The revenue procedures governing each APA require that the taxpayer file an annual report for each APA year demonstrating compliance with the APA’s terms and conditions. After reviewing seven of Eaton’s errors in its annual reports, both individually and in the aggregate, the court stated that all seven of Eaton’s errors were computational or related to inadvertence and were corrected in the amended APA annual reports, and concluded that Eaton had made good-faith efforts to comply with the terms of the APAs.
As for materiality, the Tax Court chose not to adopt a bright-line rule and instead looked to the size of the error, the nature of the error, how it occurred, and Eaton’s actions once the error was discovered. Viewed that way, the court stated that the errors were inadvertent, not deliberate, and would not have resulted in a significantly or materially different APA, thus not meriting cancellation of the APAs. In sum, the Tax Court held that the cancellation of the APAs by the IRS was arbitrary and unreasonable under the applicable abuse of discretion standard and should not be sustained.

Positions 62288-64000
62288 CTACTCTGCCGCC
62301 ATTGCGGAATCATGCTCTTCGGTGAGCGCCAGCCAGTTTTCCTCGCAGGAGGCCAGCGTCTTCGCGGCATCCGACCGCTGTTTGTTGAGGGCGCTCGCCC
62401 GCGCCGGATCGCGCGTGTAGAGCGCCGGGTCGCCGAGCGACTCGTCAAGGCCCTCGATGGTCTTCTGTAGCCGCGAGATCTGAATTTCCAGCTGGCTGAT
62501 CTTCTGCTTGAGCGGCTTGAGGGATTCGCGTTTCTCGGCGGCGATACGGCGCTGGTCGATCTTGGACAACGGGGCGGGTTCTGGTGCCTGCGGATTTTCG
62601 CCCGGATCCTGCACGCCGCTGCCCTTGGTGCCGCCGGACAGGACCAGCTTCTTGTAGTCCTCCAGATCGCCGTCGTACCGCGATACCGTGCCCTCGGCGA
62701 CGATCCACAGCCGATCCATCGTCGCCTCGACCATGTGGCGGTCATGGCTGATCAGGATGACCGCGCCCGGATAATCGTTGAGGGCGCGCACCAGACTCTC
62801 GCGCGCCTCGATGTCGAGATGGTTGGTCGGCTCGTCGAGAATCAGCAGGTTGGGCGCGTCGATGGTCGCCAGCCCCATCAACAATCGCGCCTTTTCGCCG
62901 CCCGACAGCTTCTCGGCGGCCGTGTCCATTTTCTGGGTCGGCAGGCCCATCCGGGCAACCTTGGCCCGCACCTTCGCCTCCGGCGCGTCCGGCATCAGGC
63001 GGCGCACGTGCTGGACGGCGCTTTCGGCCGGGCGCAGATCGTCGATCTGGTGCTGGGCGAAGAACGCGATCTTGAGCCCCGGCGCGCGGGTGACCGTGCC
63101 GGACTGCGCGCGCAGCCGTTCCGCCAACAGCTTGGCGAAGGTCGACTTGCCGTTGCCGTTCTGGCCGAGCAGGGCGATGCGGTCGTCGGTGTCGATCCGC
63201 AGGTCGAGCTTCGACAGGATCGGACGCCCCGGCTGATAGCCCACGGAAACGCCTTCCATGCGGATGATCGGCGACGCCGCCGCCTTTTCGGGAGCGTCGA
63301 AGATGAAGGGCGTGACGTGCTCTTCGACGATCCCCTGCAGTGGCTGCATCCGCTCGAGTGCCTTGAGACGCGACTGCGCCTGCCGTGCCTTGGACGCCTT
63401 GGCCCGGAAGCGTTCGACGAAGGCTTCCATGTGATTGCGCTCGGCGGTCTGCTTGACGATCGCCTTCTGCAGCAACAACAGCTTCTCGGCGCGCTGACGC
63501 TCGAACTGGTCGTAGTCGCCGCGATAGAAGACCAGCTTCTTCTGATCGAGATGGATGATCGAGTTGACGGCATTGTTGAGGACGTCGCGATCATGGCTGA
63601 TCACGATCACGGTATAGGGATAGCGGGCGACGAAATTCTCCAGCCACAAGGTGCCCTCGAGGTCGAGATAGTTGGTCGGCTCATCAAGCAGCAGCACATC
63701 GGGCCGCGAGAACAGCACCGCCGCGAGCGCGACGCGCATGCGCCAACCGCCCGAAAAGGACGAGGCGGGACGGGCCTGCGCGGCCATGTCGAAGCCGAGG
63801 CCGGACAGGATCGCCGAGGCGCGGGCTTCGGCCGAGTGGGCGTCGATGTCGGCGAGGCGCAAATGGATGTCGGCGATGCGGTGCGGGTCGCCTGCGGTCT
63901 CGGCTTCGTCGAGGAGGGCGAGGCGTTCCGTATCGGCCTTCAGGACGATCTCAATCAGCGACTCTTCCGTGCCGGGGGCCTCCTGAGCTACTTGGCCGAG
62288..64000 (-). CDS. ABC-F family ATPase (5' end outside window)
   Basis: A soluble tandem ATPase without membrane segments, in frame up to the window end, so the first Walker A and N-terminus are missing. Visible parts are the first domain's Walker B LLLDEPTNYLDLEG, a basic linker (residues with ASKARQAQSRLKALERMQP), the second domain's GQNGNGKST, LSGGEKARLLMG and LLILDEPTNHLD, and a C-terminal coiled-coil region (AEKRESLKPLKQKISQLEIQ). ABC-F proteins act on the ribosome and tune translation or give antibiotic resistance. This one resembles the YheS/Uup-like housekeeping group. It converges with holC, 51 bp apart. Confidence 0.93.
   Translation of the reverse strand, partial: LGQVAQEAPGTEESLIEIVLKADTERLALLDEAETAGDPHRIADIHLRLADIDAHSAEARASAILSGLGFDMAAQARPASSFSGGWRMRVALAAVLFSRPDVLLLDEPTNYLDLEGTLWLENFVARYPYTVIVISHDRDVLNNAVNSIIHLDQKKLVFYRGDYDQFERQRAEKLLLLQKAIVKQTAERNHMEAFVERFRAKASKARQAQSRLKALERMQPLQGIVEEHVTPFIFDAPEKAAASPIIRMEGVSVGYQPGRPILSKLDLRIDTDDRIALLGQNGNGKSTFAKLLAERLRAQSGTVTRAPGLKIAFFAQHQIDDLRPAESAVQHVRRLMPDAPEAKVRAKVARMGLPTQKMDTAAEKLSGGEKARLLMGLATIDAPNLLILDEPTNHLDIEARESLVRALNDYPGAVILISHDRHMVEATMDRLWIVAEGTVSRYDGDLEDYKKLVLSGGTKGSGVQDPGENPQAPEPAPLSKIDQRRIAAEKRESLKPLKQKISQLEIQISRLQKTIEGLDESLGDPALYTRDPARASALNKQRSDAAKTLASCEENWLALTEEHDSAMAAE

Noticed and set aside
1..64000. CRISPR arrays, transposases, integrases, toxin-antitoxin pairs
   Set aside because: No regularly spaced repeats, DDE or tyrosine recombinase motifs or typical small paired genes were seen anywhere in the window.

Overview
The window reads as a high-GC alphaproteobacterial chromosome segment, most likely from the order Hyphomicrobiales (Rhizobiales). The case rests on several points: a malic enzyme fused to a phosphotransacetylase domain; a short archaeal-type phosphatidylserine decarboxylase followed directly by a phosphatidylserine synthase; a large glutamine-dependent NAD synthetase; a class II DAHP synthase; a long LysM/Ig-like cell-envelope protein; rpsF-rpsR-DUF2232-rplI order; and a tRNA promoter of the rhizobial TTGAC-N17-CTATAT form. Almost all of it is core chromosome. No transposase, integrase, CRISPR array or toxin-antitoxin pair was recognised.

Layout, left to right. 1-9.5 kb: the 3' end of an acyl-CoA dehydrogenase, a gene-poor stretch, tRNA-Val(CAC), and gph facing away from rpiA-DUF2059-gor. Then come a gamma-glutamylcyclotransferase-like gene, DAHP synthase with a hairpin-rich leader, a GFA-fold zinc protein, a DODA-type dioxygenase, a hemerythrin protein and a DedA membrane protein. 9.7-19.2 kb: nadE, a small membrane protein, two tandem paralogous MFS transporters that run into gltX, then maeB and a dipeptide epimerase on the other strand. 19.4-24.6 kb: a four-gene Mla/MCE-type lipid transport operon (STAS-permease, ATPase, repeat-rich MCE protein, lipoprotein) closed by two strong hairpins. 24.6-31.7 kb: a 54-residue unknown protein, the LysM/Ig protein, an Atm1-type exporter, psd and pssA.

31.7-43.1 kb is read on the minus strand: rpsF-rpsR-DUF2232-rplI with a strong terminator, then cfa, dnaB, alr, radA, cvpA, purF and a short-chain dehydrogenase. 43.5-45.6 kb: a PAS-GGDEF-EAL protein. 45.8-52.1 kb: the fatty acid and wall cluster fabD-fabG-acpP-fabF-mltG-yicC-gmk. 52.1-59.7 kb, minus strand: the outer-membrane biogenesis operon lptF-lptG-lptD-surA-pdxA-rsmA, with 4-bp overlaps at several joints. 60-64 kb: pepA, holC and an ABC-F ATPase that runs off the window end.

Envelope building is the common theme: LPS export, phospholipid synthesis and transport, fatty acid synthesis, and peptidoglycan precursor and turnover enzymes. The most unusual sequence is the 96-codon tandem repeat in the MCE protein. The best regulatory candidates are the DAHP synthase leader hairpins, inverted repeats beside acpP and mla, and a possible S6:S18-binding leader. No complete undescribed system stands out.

Where to from Here?
The initial decision by the IRS to cancel Eaton’s APAs raised concerns about whether the time-consuming and expensive process of obtaining an APA was a worthwhile use of resources if the APA did not, in fact, provide certainty for the covered transactions. The Tax Court’s taxpayer-favorable decision should go a long way to allay those concerns.
Because the Tax Court’s decision was a factual decision under the abuse of discretion standard, in order to overturn the decision on appeal the IRS would have to demonstrate that the Tax Court’s findings of fact were clearly erroneous. Once the Tax Court’s decision is finalized, the IRS will have 90 days to determine whether it will file an appeal.